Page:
Humbled McIlroy ready to cope with poor conditions

Humbled McIlroy ready to cope with poor conditions

Rory McIlroy is ready to cope with bad weather and links golf at this week's British Open after ripping into both a year ago following a disappointing Open result at Royal St. George's.

Rory McIlroy of Northern Ireland speaks at a press conference at Royal Lytham & St Anne's in Lytham, ahead of the 2012 British Open Golf Championship which begins on July 19.

The 23-year-old Northern Irishman, who took the World No. 1 ranking for the first time in his career earlier this year and spent seven weeks at the top, took out his frustrations over poor play last year on the rain and course.

"These conditions I just don't enjoy playing in really. That's the bottom line," McIlroy said at the end of a rainy 2011 Open in Sandwich. "I would rather play when it's sunny and not much wind.

"All the amateur tournaments I've won, they were played on links courses but they were all relatively calm. So I just play better and my game is more suited to calm conditions."

McIlroy, who had taken time off after winning the US Open a month before, seemed to forget that he often played in poor weather growing up in Ulster, portraying himself much differently after a frustrating share of 25th.

"I'm not a fan of golf tournaments that the outcome is predicted so much by the weather. It's not my sort of golf," he said. "I'm looking forward to getting back to America."

Faced with another deluge of wet weather on a links course this week at Royal Lytham, McIlroy looked back with humbled eyes about his 2011 outburst.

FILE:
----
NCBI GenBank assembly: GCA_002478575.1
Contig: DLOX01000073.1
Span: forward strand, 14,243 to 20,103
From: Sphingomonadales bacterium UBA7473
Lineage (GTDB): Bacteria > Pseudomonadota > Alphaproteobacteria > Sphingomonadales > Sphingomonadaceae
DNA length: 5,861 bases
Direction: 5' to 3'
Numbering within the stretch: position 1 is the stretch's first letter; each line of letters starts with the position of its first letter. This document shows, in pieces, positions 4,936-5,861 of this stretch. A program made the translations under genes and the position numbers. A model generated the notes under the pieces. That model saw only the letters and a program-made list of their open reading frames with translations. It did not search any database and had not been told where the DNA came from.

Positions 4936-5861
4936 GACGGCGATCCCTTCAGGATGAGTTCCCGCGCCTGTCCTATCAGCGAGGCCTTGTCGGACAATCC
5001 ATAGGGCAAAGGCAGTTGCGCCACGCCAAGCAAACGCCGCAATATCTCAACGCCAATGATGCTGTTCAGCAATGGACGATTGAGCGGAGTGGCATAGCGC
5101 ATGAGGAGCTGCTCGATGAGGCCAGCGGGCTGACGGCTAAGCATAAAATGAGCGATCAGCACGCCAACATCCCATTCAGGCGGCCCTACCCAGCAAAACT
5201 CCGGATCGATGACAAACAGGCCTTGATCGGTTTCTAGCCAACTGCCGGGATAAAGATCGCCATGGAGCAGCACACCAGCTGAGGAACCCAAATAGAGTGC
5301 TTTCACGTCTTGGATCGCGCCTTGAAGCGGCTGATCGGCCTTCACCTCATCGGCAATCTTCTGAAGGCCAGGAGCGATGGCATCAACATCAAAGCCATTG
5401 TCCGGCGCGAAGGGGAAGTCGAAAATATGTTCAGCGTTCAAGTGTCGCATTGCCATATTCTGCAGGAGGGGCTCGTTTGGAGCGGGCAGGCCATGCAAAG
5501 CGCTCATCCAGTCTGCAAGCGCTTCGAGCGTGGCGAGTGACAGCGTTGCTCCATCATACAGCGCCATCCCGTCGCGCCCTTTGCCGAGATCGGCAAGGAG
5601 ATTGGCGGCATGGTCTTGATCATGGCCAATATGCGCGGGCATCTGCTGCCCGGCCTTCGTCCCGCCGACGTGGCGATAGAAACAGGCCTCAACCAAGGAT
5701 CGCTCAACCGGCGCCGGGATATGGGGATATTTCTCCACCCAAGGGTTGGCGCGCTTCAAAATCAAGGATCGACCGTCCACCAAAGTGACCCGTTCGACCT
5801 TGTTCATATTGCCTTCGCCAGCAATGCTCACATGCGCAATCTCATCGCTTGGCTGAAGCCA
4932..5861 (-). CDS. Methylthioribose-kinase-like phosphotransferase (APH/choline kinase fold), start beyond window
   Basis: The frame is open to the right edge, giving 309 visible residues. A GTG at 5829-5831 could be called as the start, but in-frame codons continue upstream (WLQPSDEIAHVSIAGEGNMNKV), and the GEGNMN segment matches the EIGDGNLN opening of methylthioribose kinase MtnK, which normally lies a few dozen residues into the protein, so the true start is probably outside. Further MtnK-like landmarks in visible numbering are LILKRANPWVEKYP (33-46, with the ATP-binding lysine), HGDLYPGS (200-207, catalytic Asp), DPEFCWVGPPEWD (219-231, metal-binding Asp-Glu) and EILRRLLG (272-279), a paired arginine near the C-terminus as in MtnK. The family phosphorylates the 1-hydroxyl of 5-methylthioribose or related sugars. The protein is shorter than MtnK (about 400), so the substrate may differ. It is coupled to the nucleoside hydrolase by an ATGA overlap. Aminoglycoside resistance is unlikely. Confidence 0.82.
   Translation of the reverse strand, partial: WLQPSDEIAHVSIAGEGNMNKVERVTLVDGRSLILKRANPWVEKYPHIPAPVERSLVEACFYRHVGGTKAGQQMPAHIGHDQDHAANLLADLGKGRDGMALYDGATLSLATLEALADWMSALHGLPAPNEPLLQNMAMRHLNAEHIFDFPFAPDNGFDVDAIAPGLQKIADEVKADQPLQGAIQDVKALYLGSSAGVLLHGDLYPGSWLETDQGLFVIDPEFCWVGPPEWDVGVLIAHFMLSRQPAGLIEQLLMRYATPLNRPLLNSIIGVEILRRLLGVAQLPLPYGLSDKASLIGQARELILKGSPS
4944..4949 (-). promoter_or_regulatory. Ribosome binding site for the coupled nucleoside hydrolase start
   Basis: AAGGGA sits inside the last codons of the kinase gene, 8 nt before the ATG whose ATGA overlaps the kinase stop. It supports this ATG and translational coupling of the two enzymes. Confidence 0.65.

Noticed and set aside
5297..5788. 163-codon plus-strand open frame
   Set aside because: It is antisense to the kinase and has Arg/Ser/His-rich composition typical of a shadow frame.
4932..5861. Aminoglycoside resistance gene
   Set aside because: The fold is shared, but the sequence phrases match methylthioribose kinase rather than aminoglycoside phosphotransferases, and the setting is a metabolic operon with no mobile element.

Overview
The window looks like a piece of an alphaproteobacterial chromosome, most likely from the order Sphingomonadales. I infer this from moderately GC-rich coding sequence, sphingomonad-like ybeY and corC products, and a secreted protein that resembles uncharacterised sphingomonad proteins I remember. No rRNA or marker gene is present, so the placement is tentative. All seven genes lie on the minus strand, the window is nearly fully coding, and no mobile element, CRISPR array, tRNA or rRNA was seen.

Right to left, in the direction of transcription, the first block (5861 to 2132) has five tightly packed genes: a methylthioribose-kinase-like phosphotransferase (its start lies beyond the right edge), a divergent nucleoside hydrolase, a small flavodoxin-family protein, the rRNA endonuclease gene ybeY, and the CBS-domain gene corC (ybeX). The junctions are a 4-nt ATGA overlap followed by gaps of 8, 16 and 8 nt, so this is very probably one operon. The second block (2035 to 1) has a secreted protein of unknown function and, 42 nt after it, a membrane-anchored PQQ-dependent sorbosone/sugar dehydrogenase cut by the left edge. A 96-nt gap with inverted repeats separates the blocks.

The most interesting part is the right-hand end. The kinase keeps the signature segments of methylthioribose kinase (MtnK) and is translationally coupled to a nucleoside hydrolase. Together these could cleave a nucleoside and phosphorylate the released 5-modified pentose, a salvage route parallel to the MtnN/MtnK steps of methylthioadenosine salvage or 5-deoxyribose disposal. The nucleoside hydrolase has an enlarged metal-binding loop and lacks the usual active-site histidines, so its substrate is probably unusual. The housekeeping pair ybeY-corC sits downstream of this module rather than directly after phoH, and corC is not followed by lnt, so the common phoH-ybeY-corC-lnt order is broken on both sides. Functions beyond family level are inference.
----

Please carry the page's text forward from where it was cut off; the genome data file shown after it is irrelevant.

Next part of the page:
"Those comments were just pure frustration," McIlroy said on Tuesday.

"Having really high expectations going into it, coming off a major win, really wanting to play well, get into contention and not doing that and blaming the weather, the draw, blaming my luck basically -- that was just frustration.

"Looking back on it a year later, it's as I said, I just didn't play well enough to get into contention and didn't handle the conditions as best as I could have. That's something I'm trying to do more of."

McIlroy faces pot bunkers aplenty and dense rough and potentially clearing conditions for the weekend.

But as he tours the first two days with 2010 British Open winner Louis Oosthuizen of South Africa and 2011 PGA Championship winner Keegan Bradley of the United States, McIlroy realizes he must keep his cool in the wind and rain.

"If it's like that again this week, you're just going to have to knuckle down and focus and keep fighting and stay tough and try and shoot a score in bad conditions," McIlroy said.

Second-ranked McIlroy, who won at Hong Kong and Shanghai last year as well as the US Open, won the Honda Classic in March and was twice a runner-up, taking the top spot in the rankings briefly from England's Luke Donald.

But McIlroy has missed the cut in four of his past six starts.

"I got the World No. 1 after I won a major, so I don't think my game has completely went off," McIlroy said. "Everyone has bad spells. I had a couple bad weeks where I didn't play so well but it's just a little blip in the radar."

In his most recent outing, McIlroy shared 10th in the Irish Open two weeks ago.

"I feel like I'm hitting the ball great. I think it's the best I've swung the club all year," McIlroy said.

"It's keeping the ball in play, keeping it out of the bunkers and out of the rough. I can do that, if anyone can do that in this field, they have got a great chance."

One thing McIlroy had to cope with at last year's Open which will be absent this time around is the pressure coming off a first major title and grandoise talk of rivaling the 18 majors of Jack Nicklaus or the 14 won by Tiger Woods.

"It's been lovely just going about my business," McIlroy said. "It has been nice to prepare and definitely not the madness that was going on last year. I have tried to keep it as low key as possible."

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